For your final assignment on this course, you’ll produce a group of paintings, drawings or other images that describe aspects of your environment. The number of images will differ from student to student, depending on the nature of your work: discuss this with your tutor.
Your final work might include a combination of any of the media and materials you’ve already used. Here are some ideas:
• using pieces of pottery or things you find in your garden
• pin rubbish out onto a piece of cardboard or paper so that it lies as flat as possible and looks a little like a Victorian etymological display
• ink tonal sketches of the town, village, city, countryside where you live
• a ‘journey’ around your room.
• your pets or the animals in your neighbourhood (look at David Hockney, Elizabeth Blackadder and Stella Vine)
• painting something from the TV (e.g. Natalie Dowse).
You could start by making a quick photo/drawing/painting of:
• faded bits of wallpaper or patches where the sun has faded the surface
• under your bed
• writing in steam on the bathroom window
• shadows/light photos
• houses in your neighbourhood lit up at night (e.g. Barry Sykes)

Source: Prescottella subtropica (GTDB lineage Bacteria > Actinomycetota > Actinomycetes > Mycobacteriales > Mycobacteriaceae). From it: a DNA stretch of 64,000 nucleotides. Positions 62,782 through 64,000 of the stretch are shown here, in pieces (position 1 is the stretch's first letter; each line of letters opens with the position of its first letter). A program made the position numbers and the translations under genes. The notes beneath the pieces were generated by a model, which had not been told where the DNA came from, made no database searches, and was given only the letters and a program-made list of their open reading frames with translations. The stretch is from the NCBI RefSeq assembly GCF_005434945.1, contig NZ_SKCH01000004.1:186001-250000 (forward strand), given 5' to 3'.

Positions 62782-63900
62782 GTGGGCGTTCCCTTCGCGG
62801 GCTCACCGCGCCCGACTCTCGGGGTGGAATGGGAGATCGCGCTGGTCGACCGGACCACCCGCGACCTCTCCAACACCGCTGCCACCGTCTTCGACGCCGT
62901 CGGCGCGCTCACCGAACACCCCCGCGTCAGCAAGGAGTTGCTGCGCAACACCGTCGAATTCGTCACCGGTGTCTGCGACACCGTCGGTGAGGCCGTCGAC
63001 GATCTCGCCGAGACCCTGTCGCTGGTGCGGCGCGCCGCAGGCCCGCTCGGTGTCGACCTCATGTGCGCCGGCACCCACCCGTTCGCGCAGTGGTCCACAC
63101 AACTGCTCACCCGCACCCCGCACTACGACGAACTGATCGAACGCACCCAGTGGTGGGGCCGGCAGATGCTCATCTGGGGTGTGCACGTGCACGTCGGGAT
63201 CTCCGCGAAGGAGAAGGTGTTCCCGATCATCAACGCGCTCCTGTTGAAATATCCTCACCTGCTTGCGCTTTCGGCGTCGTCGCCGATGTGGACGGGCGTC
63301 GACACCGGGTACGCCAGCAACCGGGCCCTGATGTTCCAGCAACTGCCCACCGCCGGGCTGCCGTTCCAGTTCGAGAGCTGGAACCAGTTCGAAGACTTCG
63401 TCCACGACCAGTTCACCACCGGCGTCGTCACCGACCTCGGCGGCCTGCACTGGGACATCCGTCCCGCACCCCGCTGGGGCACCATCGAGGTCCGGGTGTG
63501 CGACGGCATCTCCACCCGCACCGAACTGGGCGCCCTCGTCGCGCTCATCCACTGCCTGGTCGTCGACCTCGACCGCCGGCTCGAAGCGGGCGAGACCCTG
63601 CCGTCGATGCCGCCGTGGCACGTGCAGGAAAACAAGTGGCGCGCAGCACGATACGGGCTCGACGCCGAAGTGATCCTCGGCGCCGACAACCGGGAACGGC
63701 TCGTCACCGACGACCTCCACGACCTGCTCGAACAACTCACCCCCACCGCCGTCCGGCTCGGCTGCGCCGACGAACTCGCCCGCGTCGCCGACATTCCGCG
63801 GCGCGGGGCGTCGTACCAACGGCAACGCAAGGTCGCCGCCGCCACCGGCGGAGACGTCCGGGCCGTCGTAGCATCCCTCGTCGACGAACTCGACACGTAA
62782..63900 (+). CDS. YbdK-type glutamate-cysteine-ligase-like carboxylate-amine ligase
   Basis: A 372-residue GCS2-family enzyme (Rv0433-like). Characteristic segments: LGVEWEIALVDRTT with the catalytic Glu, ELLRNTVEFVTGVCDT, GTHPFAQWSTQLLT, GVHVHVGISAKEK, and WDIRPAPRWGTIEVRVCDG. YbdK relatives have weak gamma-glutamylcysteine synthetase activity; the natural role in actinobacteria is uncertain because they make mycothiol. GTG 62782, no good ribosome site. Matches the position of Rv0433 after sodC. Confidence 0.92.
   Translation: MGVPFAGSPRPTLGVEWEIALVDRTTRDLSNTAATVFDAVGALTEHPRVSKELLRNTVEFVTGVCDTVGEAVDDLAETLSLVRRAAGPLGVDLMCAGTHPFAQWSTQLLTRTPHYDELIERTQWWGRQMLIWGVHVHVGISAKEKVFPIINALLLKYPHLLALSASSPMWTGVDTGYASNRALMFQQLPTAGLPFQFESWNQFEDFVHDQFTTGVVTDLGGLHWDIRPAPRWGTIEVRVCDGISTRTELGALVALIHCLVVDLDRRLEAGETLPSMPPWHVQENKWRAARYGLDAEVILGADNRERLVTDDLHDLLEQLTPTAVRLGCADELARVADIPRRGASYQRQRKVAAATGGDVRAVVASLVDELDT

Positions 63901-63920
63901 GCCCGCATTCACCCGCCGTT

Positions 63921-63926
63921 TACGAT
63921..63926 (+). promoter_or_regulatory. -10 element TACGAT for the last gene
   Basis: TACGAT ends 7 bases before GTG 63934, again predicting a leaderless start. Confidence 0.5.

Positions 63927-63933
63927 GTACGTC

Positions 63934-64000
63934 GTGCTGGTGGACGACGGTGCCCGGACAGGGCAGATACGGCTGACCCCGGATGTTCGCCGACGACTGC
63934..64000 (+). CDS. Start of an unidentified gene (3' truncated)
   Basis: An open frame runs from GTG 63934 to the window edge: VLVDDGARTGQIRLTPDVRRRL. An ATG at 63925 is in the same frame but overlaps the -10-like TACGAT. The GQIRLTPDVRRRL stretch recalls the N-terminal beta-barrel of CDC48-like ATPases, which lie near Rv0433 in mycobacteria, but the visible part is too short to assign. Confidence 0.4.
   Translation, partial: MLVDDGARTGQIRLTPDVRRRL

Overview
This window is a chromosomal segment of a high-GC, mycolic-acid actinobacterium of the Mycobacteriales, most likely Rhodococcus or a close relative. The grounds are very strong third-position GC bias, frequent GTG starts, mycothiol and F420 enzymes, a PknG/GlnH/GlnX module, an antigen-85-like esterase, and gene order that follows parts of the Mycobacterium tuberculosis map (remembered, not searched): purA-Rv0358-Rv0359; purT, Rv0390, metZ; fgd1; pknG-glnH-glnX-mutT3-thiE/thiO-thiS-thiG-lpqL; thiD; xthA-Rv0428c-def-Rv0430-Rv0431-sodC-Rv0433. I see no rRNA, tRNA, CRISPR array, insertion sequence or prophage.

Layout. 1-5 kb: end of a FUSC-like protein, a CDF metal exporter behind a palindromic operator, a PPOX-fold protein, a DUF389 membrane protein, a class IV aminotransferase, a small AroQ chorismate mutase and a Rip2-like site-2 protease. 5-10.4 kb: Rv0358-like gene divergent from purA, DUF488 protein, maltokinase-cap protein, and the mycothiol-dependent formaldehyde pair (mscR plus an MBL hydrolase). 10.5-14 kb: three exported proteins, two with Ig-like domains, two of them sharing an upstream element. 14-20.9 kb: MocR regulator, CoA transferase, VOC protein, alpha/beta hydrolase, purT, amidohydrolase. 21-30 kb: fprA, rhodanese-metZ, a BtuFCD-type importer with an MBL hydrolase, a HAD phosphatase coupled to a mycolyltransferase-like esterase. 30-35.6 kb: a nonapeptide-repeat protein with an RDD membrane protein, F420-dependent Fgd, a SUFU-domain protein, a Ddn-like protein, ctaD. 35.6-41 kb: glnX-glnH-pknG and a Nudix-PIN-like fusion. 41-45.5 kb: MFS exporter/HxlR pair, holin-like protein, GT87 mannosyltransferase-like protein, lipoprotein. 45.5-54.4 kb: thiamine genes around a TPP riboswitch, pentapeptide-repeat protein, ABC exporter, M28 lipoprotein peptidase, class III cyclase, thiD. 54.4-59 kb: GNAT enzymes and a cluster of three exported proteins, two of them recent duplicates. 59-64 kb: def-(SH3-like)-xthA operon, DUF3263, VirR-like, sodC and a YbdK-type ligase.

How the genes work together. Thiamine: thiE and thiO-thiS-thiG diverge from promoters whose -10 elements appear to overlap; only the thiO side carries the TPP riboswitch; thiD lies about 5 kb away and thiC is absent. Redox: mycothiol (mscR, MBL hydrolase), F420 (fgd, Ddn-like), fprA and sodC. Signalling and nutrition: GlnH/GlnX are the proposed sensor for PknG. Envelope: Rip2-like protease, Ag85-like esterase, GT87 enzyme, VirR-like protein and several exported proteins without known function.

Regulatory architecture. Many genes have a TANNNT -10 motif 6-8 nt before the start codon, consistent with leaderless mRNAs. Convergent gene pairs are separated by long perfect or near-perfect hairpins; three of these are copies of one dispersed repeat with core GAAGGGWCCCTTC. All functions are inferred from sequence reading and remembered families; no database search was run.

• a photo of you each day as soon as you wake up
• a fly on the windowsill (can you paint the sound?)
• the view from your window
• the food you eat
• a streetlamp going on or off
• changing light or the way light hits a wall/ornament inside or outside your house
• found images in your house: photographs, the paintings or pictures on your wall, etc.
• rubbings of the textures around your environment. (You could then make paintings of the rubbings. This is one of the techniques that Hayley Field uses, along with documenting the changes in light of her studio.)
Even if you don’t use images from these quick drawings/paintings in your final collection they may affect the way you work and you may return to these methods in other projects. The broader the range of materials you use, the greater the choice you have for selecting the perfect combination of media to communicate your ideas in the most articulate and self-aware way possible.
Here are some ways in which you might choose to depict your subject matter:
• any painting media already used on this course – or a new one
• layering paintings into drawings
• film on your phone
• coloured pencils
• silverpoint drawing
Use one of the range of surfaces listed in earlier exercises and assignments. Or use envelopes that come through your letterbox or paper/newspaper/packaging you have in your house. You’ll need to edit and curate your work to produce your final assignment collection. Think about:
• How do the images work together? Do they tell a story?
• Does one look out of place? Why? What, if anything, should go in its place?
• How do you want the collection of images to look – harmonious, barely there, striking, overwhelming, subtle, discordant, child-like, complex, tonally similar?